“No Instagram post, bite of a burger or playlist selection is worth someone else’s life. People are mainly in a car to get from point A to point B, and our wish is for them to do it safely,” says Petro.

There are several excellent online resources that provide tips and information to help prepare teens for life behind the wheel, including Mercury Insurance’s Drive Safe Challenge and NHTSA’s Distraction.gov.

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What does the fox…eat?


By David A Kieft, Howard Christensen Nature Center

I suppose the fox eats whatever he wants to eat, when it’s available. But that is indeed just the simple answer. As a child I was always outdoors, something I know my own daughter cannot say nearly enough. As I spent time outdoors, I learned things that aren’t often “well known” facts about our wildlife, habitats, plants and the multiple ecosystems we have in Michigan.

I grew up in Jenison with gravel pits (and an abundance of wild nature) right in my backyard. It was here, in my adolescent traipsing, that I learned such useless facts as: groundhogs can climb trees; Blandings turtles use their yellow necks to attract insects for lunch; goldfish can survive in Michigan’s waters; I can’t swim against the current of the Grand River; and the Eastern Hognose snake backs down when you call his bluff. At the family cottage near Baldwin, I continued learning about animals like Purple Martins, Red Head Woodpeckers and yep, more snakes. I would spend every waking minute outdoors (or reading about it when Mom wouldn’t let me out) and to this day my favorite thing to do when I’m not cooking or sitting at my HCNC desk is to get outside and continue learning (mostly about snakes because they are awesome).

But it also saddens me that in today’s day in age, less than 35 years from my good ol’ days, we have seen a shift in the characteristics of youth; liability seems to be a hot topic for businesses like gravel pits; and parents guard their children ever more. One can no longer roam the gravel mines; after hours problems have shut parks down earlier; funding has closed some of the greatest places we’ve known as kids ourselves; and parents feel safer with their kids at home more (even I can attest to that). But, that is where Howard Christensen Nature Center comes in.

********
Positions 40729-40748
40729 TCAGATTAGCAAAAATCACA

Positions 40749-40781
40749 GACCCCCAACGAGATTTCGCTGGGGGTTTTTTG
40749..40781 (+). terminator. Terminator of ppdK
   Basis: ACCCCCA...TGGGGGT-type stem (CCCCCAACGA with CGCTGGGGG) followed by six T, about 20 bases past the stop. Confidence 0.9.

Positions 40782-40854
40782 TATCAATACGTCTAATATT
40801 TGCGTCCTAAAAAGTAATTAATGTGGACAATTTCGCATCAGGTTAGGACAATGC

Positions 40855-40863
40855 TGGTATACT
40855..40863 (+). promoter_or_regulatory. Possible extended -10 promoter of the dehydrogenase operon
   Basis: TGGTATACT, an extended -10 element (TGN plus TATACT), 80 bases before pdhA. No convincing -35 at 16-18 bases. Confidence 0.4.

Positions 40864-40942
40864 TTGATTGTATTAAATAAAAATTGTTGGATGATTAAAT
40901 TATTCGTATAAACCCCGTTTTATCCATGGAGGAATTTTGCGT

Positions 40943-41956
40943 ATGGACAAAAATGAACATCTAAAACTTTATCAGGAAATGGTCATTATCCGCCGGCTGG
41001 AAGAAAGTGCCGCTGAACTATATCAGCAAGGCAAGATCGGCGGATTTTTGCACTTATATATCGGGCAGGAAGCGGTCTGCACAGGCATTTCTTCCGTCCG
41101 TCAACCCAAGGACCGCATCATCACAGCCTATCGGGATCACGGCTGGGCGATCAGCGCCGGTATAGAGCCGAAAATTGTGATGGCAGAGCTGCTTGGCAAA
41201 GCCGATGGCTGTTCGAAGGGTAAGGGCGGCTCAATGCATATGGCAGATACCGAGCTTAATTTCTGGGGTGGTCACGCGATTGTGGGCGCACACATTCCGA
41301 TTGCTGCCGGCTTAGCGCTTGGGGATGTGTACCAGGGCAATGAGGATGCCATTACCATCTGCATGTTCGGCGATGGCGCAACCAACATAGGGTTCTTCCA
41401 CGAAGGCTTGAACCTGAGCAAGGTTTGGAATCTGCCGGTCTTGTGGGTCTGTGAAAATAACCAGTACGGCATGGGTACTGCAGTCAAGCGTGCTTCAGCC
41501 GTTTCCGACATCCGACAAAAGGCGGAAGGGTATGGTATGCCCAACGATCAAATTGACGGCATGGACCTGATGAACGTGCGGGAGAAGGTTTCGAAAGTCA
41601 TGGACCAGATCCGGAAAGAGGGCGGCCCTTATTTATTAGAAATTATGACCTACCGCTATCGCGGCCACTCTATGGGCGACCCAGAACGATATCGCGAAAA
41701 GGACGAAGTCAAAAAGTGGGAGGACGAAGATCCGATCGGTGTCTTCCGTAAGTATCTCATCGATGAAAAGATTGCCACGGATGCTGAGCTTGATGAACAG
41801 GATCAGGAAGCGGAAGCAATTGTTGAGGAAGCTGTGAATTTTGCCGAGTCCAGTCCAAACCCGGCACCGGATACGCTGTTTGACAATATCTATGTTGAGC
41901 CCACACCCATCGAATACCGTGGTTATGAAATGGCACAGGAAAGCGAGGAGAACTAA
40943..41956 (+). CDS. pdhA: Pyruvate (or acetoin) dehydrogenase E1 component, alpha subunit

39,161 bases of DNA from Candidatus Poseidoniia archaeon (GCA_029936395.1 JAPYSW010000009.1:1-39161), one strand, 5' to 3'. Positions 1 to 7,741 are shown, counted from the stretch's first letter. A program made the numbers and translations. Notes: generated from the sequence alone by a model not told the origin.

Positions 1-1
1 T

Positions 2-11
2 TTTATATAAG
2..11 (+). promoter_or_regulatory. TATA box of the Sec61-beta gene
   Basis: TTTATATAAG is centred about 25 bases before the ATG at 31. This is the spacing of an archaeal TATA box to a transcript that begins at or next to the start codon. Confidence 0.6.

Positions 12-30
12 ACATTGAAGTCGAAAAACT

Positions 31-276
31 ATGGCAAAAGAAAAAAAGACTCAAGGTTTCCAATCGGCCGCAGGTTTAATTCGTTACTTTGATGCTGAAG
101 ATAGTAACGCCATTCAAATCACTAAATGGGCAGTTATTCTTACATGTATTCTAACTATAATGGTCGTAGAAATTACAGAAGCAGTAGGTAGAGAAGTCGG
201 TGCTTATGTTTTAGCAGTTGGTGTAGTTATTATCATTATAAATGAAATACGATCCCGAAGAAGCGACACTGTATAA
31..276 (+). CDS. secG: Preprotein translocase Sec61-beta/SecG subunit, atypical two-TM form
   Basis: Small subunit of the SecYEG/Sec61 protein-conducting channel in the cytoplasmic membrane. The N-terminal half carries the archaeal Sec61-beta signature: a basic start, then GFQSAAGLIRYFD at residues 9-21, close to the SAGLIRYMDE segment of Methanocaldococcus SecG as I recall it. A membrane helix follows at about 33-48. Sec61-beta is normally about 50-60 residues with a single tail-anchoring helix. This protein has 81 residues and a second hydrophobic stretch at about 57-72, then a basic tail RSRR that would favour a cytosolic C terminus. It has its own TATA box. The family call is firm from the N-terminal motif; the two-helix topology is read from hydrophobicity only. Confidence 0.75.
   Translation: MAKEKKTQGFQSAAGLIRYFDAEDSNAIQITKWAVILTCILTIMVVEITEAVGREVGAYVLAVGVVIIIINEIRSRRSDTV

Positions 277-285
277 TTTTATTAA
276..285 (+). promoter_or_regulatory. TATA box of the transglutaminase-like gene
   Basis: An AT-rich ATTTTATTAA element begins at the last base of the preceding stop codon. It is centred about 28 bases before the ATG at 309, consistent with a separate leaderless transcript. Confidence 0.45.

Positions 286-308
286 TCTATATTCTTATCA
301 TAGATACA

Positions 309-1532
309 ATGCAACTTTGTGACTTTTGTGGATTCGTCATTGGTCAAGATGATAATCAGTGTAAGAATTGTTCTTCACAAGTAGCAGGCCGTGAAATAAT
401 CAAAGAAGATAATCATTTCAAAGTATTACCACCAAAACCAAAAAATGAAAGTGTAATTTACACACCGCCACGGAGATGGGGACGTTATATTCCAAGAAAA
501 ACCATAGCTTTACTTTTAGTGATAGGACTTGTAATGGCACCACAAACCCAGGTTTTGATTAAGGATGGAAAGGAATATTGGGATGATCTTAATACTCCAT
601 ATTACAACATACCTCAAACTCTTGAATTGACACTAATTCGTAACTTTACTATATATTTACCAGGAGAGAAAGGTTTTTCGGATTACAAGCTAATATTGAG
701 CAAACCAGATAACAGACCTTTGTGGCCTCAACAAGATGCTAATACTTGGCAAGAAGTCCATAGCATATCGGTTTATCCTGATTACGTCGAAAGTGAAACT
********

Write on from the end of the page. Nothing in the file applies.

OUT-Nature-center2Now, I may be biased, but hear me out. HCNC has been no exception to the current times, as a not for profit, we too struggle with funding and after hours problems. But our first priority is to get people outdoors more, to learn, to teach and enjoy. Did you know that our weekly Wild Wednesday programs offer-learning experiences that will enhance your child’s senses, interest and knowledge of the wild world around us? Were you aware that once a month we host family friendly programs that aren’t always “nature oriented” but are still designed to get you out? Have you heard that a walk in the woods can ease anxiety and stress? Did you know that even though I keep bees I am deathly afraid of insects in general? If you answered no to any of the above, the answers await you at HCNC. If you think you are too old for Wild Wednesdays, check out “Mom’s Night Out” where we make a few premade frozen meals to lighten your schedule at home or simply stop in and take a walk on some of our dozen miles of trails, visit me during the day and ask to see my bees! There are so many things to do at Howard Christensen that I cannot share them all here, but I urge you, beg you even, to come out and visit; buy a membership and visit often or bring your young ones to a day camp.

Here are some pictures from a couple of our recent day camps that show the joy on the faces of those who get out to learn and enjoy nature at HCNC. Ask them, I’ll bet they know what the fox eats!